Now ‘black water’ is pumped into Olympics to flush out athletes’ loos
Recycled sewage is now being used in the Olympic Park Athletes’ village in east London to flush loos with water from a new state-of-the-art recycling treatment works in east London.
Thames Water’s Old Ford plant on the Lea riverbank uses new treatment processes to turn sewage into non-drinking ‘black water’ for irrigating greenery and flushing toilets.
Its daily output of 574,000 litres—enough for 80,000 flushes—goes into a separate pipe network from the mains tap water supply, helping reduce reliance on drinking-grade water for toilets by up to 58 per cent.
Thames Water’s Rupert Kruger said: “It’s amazing to think the world’s elite athletes are using recycled sewage sent down U-bends at homes in London just a day or so earlier, to flush loos at the greatest sporting event on earth.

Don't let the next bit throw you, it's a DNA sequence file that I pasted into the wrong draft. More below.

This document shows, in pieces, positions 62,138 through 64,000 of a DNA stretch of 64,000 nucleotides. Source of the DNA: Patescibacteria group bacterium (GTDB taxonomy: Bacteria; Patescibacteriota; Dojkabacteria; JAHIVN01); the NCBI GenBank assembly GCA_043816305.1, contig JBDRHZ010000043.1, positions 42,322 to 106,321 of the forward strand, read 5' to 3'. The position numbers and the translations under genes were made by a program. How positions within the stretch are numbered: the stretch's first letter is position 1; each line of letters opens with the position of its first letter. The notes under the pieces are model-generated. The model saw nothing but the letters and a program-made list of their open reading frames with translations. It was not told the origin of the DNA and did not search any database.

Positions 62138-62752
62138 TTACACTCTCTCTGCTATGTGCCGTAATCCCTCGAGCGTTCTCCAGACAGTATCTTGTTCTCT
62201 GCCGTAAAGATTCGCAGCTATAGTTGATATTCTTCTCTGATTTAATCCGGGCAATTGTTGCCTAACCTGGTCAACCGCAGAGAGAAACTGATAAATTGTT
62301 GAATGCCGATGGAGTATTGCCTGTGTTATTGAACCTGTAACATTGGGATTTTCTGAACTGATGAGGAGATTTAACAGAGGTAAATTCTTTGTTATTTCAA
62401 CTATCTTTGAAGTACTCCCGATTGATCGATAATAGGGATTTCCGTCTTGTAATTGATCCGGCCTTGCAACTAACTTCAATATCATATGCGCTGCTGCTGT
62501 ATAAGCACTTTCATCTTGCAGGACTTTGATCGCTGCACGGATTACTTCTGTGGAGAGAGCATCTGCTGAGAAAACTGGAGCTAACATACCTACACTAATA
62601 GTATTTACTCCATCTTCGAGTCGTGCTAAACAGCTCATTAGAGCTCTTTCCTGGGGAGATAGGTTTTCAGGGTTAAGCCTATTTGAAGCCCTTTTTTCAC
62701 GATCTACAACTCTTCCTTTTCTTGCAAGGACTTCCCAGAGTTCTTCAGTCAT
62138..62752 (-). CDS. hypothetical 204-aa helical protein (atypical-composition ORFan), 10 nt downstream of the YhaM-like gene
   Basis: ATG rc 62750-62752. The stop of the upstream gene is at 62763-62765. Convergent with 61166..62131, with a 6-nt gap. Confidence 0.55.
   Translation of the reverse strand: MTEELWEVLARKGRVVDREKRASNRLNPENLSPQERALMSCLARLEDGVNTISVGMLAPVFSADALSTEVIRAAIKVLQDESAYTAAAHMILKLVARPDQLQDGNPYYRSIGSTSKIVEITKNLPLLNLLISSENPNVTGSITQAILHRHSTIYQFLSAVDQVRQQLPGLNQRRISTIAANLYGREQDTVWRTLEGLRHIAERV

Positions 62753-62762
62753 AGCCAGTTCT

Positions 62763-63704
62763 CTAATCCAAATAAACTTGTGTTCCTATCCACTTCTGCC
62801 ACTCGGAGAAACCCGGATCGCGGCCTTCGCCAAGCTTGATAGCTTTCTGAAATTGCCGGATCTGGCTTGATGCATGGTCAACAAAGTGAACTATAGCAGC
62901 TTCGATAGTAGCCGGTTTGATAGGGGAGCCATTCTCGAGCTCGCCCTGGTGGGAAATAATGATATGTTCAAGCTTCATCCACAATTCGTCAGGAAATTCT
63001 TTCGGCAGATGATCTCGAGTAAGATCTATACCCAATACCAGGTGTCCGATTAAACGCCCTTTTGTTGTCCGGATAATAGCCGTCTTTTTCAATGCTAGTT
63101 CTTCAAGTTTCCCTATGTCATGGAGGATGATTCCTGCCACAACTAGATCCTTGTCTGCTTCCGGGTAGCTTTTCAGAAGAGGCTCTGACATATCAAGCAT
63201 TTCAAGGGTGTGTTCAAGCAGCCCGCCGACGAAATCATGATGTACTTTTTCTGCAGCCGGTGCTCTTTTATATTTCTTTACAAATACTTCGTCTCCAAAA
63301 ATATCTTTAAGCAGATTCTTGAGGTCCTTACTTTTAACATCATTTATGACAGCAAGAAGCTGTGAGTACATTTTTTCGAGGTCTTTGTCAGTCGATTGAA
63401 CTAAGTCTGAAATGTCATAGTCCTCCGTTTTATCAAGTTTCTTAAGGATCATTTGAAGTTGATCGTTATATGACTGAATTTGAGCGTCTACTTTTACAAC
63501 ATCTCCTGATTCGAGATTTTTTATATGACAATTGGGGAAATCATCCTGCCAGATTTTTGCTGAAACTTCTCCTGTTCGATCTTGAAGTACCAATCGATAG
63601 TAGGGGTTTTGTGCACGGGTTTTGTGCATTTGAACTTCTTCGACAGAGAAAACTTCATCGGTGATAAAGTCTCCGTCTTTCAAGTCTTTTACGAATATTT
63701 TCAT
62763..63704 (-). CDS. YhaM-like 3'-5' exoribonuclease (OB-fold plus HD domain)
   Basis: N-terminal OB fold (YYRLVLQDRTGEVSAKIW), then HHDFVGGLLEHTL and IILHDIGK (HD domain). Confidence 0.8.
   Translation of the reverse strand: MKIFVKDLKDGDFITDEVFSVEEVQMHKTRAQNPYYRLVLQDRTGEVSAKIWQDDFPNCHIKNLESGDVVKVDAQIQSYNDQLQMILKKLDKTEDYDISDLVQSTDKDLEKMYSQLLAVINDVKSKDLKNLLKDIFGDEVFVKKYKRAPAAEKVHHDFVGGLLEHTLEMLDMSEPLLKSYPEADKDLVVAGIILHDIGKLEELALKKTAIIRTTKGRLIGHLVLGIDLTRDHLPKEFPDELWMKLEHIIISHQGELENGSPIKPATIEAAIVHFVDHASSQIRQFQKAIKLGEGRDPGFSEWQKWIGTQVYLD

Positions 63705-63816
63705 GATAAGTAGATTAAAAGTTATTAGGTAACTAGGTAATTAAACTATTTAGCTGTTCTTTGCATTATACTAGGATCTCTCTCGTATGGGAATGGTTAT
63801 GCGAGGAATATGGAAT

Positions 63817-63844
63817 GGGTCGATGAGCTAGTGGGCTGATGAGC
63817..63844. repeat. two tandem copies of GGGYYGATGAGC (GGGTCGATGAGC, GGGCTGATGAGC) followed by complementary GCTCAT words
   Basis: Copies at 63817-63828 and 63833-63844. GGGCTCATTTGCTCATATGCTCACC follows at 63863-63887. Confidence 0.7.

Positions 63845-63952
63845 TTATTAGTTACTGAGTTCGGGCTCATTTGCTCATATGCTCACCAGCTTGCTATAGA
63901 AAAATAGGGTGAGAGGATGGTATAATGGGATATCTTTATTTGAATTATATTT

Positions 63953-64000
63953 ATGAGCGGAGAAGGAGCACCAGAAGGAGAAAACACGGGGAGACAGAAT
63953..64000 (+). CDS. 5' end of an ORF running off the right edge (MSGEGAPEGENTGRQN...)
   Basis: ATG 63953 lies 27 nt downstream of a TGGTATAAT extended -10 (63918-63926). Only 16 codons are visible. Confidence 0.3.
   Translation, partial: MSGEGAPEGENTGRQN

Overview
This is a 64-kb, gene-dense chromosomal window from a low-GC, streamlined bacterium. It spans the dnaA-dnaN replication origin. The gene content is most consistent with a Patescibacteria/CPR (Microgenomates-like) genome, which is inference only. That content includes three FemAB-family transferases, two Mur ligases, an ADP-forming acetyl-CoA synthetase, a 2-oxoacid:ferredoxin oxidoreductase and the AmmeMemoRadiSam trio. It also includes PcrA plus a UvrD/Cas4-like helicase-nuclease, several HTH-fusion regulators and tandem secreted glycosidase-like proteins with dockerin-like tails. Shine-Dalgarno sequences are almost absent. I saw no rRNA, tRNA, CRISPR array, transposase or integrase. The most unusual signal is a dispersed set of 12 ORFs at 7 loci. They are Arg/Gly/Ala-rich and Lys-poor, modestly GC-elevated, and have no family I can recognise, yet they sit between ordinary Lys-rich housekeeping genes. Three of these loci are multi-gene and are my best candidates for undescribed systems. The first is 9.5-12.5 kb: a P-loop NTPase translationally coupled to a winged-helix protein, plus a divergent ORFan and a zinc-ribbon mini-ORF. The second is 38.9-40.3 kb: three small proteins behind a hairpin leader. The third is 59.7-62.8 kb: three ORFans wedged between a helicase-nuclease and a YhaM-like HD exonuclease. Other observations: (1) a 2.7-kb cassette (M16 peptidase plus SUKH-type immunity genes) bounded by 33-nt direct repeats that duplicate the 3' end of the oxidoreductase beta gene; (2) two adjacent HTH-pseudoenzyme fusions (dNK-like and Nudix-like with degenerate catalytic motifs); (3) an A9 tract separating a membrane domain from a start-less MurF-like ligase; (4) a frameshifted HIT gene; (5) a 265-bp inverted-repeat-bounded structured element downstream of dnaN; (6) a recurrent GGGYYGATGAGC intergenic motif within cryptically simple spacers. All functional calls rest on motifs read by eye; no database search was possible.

“Water is still an increasingly precious resource, despite us lifting our hosepipe ban last month. The Old Ford plant is helping cope with future droughts with dual-purpose water supply networks.”
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Sewage arrives in the Northern Outfall sewer, built by the Victorian engineer Joseph Bazalgette, which runs under Old Ford and past the Olympic Park to Beckton.
The average household flushing takes 36 hours to go into the Olympic Park non-drinking water network after treatment and cleaning at Old Ford, Britain’s largest ‘black water’ recycling plant—which has already pumped enough into the system to fill 10 Olympic swimming pools!
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[Pictures: Stewart Turkington]